What we’re seeing in our backyard now

Like all of us, Island birders Harsi and Ezra Parker are staying close to home these days. We asked them to tell us about the birds they’re seeing and hearing.

Rufous Hummingbird.
Rufous Hummingbird

Our spring migrants have begun to arrive! Here at our place, Rufous Hummingbird was the first to be counted in late February. By mid-March, Violet-green Swallows were spotted whizzing and soaring through the blue sky, and in the past week, they’ve actively started checking out the nest box where they’ve raised young for the past several years. (Barn Swallows, Northern Rough-winged Swallows and Purple Martin should also be here on the island soon, if they’re not already.)

While we do see an influx of migrating Orange-crowned Warblers, White-crowned Sparrows and Purple Finches, these are also species that can—and do—overwinter on the island, so there’s no way to say with certainty which are the migrants and which are not. But all three of these species start singing in earnest at this time of year and we count their songs as a definite sign of spring’s progression. At our place, we’ve heard Purple Finch and White-crowned Sparrow belting out melodies in the past week, and although we also did locate an Orange-crowned Warbler, thus far it refuses to sing.

Savannah Sparrow
Savannah Sparrow

Migrants we personally have yet to see or hear, but expect to see in the upcoming week or two include Osprey, Pacific-slope Flycatcher (can’t wait to hear that familiar little whistle!), Brown-headed Cowbird, Wilson’s Warbler and Black-throated Gray Warbler. While these are not species that occur on our property, elsewhere on the island, Common Yellowthroat, and Savannah Sparrow should also be here now, or arriving very shortly.

While it is exciting to note the return of our migrant breeding populations, there’s plenty of joy to be had in watching and listening to our resident birds, many of whom have begun nesting, and all of whom are singing up a storm. At our place, the following species regularly serenade us these days:

Brown Creeper
Brown Creeper

American Robin
Pacific Wren
Bewick’s Wren
Brown Creeper
Black-capped Chickadee
Red-breasted Nuthatch
Ruby-crowned Kinglet (actually a winter visitor, but they treat us to their enthusiastic song prior to leaving to breed elsewhere)
Hutton’s Vireo
Anna’s Hummingbird
Pine Siskin
Song Sparrow
Dark-eyed Junco

5 Comments on “What we’re seeing in our backyard now

  1. When is the Swainson’s Thrush expected to arrive on Vashon? I love that upward spiralling song!

    Like

    • Hi Linda – I heard one in my yard two days ago, but not since. It gave me hope, though, that we’ll all be hearing them soon. Ed Swan’s book says they typically start appearing around the end of April, reaching good numbers by the second or third week of May.
      Sarah Driggs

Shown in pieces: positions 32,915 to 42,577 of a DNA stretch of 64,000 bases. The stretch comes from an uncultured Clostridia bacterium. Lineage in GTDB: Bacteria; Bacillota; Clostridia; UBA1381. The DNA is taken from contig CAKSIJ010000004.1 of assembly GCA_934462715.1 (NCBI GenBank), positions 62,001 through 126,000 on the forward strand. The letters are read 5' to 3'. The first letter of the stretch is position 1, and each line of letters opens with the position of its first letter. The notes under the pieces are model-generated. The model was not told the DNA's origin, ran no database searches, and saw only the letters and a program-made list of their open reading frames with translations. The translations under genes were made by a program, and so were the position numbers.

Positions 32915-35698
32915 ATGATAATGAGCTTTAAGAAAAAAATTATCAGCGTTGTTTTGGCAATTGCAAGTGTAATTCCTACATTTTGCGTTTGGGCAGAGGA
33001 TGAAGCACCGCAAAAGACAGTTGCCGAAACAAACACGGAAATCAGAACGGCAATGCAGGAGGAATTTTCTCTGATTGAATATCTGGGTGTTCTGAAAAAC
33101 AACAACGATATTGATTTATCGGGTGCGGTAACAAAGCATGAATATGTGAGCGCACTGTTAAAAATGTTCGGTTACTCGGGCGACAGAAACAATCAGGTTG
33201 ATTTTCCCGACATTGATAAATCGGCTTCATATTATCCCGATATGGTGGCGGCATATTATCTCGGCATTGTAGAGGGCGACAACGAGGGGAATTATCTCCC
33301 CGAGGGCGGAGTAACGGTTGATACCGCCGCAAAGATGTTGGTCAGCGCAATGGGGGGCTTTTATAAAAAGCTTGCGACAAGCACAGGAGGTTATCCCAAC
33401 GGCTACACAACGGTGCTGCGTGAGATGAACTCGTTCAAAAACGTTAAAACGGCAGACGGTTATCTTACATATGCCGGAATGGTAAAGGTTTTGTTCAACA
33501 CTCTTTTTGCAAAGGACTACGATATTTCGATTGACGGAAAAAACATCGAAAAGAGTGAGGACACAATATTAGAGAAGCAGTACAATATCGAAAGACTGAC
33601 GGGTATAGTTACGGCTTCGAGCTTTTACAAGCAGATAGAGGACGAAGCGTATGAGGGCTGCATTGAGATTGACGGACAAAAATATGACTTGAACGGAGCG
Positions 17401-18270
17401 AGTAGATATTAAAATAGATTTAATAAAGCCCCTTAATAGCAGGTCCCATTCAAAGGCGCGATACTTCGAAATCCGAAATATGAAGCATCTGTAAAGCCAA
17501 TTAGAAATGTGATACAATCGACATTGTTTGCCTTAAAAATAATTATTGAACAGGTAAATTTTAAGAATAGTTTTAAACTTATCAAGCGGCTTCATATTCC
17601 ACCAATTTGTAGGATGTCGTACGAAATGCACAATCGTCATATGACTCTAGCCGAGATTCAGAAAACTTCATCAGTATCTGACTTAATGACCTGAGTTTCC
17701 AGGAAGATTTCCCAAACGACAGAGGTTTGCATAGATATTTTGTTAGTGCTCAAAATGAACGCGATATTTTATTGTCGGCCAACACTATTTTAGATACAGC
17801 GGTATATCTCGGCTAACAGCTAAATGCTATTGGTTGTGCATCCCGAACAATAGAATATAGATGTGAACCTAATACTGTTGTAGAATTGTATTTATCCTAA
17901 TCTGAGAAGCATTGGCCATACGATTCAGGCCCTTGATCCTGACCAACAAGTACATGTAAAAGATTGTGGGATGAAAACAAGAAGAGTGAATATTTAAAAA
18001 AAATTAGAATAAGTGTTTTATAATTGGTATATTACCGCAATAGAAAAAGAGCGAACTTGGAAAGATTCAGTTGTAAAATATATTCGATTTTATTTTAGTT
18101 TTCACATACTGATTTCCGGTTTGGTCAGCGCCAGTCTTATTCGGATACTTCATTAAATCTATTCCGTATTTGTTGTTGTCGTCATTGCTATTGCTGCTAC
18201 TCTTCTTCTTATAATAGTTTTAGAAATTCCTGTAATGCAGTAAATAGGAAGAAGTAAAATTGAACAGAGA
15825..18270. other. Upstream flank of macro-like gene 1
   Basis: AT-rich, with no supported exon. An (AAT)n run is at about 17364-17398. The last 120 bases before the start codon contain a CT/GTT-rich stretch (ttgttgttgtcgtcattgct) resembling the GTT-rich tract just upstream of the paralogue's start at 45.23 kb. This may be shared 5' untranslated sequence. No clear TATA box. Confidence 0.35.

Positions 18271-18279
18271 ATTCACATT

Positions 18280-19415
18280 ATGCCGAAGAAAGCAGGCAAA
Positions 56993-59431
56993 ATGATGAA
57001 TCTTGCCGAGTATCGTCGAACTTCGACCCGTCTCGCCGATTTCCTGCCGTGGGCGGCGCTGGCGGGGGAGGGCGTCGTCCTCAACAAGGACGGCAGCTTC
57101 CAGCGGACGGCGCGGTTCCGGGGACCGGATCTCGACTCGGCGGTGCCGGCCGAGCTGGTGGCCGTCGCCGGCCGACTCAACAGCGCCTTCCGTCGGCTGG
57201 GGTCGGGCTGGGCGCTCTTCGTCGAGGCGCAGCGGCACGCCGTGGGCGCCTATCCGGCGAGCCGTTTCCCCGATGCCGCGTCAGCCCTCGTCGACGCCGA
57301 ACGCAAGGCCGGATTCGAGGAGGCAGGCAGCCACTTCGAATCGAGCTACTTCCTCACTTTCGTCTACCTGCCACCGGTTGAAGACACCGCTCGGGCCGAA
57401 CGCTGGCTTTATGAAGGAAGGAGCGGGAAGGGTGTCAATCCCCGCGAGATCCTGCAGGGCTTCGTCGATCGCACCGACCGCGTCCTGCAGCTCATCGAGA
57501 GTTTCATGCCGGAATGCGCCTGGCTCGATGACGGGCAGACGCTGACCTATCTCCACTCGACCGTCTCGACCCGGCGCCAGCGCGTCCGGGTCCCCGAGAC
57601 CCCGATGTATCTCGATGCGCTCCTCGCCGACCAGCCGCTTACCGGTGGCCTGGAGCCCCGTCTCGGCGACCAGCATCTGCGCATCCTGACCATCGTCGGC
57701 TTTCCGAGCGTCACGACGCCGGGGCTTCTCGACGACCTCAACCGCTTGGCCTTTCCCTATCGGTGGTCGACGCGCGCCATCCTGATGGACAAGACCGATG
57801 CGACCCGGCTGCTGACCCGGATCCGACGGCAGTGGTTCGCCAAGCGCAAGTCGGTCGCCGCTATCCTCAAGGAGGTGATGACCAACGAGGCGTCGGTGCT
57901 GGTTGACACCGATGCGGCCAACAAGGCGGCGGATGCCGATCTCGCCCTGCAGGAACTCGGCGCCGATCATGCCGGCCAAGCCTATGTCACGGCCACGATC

Like

  2. Starting early December we have been seeing a huge flock of Pine Siskins. They have been dominating the birdfeeder. Should I feel bad for our residential Juncos? How much seed should I be leaving out? I am a new birder and I would appreciate your advice.

    Like

    • Isn’t this irruption of Pine Siskins amazing? People across the country are seeing huge flocks of them. This might be happening because there’s a shortage of conifer seeds in Canada’s boreal forests, so the Siskins are heading south for food. Here are some suggestions for supporting both Pine Siskins and Juncos:

      Keep offering them sunflower and nyjer seeds. You might try sunflower seeds that have the hulls removed. They take up less room, so you won’t be refilling the feeder as often.

      If you have more than one feeder, space them far apart so the birds will be less concentrated. This could reduce conflicts and help avoid the spread of diseases. If you’re seeing birds strike your windows, move the feeders farther from your house.

      Clean your feeders and bird baths frequently. This is very important to reduce the spread of diseases. Here’s a link to information about keeping them clean: https://www.allaboutbirds.org/news/how-to-clean-your-bird-feeder

      Thanks for taking good care of your backyard birds!
      Sarah Driggs

      Like

      • Thank you for all the wonderful advice. I will implement all your great suggestions right away.

        Like

Leave a Reply to Linda Fox Cancel reply

Fill in your details below or click an icon to log in:

WordPress.com Logo

You are commenting using your WordPress.com account. Log Out /  Change )

Google photo

You are commenting using your Google account. Log Out /  Change )

Twitter picture

You are commenting using your Twitter account. Log Out /  Change )

Facebook photo

You are commenting using your Facebook account. Log Out /  Change )

Connecting to %s

%d bloggers like this: